Pitfall 3: Failure to Automate Testing

By definition, a data mesh is a decentralised collection of data. It’s important to ensure consistent quality across data products owned by different teams which may not be aware of each other. Automated test frameworks that specialise in API testing can be used to achieve this. We recommend the Karate framework and it’s useful to follow these five principles:

  1. Ensure every domain team is responsible for the quality of its own data. Testing depends upon the nature of the data and is decided upon by the team.
  2. Take advantage of the fact the data mesh is read-only. This means mock data can be tested and tests can also be run repeatedly against live data.
  3. Plug tests into developer laptops, CI/CD pipelines or live data accessed through specific data products or an orchestration layer. Test-driven design is another approach that can be used successfully in a data mesh.
  4. Include business domain subject matter experts (SMEs) when designing your tests.
  5. Involve data consumers when designing your tests to make sure data products meet their needs. 

Pitfall 4: Overuse of Familiar Tools

When people become very proficient with one set of tools, they may use them in situations where they are not appropriate. Many companies struggle to scale data analytics because they try to use the data infrastructure to solve every need for information. An architecture where ETL pipelines pump data into a data lake is in many ways monolithic and has a finite capacity to deliver value. It simply does not scale well. A data lake excels at ad hoc queries and computationally intensive operations, but its centralised nature can make it hard to include pipelines from every domain in the company.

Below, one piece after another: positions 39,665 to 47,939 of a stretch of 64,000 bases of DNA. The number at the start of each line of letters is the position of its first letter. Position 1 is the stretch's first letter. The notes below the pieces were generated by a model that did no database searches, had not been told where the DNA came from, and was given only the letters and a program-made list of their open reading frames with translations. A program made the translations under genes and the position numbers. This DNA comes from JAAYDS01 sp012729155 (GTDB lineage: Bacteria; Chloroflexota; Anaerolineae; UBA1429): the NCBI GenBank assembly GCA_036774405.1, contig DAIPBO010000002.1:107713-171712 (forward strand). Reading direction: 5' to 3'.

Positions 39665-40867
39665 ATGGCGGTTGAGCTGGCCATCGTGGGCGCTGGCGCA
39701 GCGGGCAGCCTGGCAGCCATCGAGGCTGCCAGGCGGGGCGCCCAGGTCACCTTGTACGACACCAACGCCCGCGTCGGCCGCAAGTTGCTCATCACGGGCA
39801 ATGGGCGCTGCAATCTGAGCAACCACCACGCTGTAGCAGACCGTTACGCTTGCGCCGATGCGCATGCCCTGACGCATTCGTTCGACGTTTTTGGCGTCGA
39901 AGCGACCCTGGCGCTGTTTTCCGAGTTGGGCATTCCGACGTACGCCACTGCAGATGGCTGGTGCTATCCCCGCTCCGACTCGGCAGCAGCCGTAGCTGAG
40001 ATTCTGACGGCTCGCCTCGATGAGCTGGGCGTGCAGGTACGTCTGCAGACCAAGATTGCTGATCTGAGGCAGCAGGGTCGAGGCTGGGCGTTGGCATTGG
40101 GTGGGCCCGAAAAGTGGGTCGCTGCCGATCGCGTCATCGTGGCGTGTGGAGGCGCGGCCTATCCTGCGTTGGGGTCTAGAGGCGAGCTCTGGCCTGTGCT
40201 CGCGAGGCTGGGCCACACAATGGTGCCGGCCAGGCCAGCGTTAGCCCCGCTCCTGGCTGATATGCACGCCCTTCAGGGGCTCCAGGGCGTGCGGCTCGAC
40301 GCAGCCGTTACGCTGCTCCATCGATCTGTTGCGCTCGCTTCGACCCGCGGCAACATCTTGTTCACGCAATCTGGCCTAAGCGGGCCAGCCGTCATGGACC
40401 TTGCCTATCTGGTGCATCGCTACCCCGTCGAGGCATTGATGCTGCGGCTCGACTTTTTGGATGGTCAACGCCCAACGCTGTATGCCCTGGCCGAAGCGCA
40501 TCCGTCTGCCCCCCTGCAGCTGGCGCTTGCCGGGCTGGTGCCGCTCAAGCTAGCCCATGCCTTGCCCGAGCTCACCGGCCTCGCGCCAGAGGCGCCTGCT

The decentralised nature of a data mesh allows it to include data from an almost arbitrary number of domains. Nevertheless, computationally intensive operations are time consuming with data mesh.

It’s important to use the right architecture to solve the right problems. You also need to recognise the important role of data engineers. If they don’t feel valued, or feel their jobs are threatened by a data mesh, they will act against it – even though data mesh and data lake architectures can be complementary.

Pitfall 5: Tight Coupling Between Data Products

As with microservices, tight coupling is the enemy of a highly functional data mesh. The independently deployable rule should be applied. This means every data product should be deployable at any time without corresponding changes to other data products on the mesh. Adhering to this rule will likely require a versioning scheme for data products.

Pitfall 6: Data Products don’t Evolve Correctly

Data evolves as a company evolves, often in unpredictable ways. This can result in changes to the domain structure of the company, and/or changes to the structure and nature of data within the domains. Data meshes should be built to adapt to these changes.

Adding domains to a data mesh is simple: add data products, ensure they are discoverable in a data catalogue or similar product, and build dashboards or other types of display as necessary.

Removing data products occurs less frequently and is a little more difficult. It is usually done manually. If another data product consumed the removed data product, it will have to be examined. Does it still make sense to expose the consuming data product to users? How are consumers of that data product notified about changes or complete removals of data products? The answers will be different for each company, and must be considered carefully.

Pitfall 7: Data Products aren’t Accurately Versioned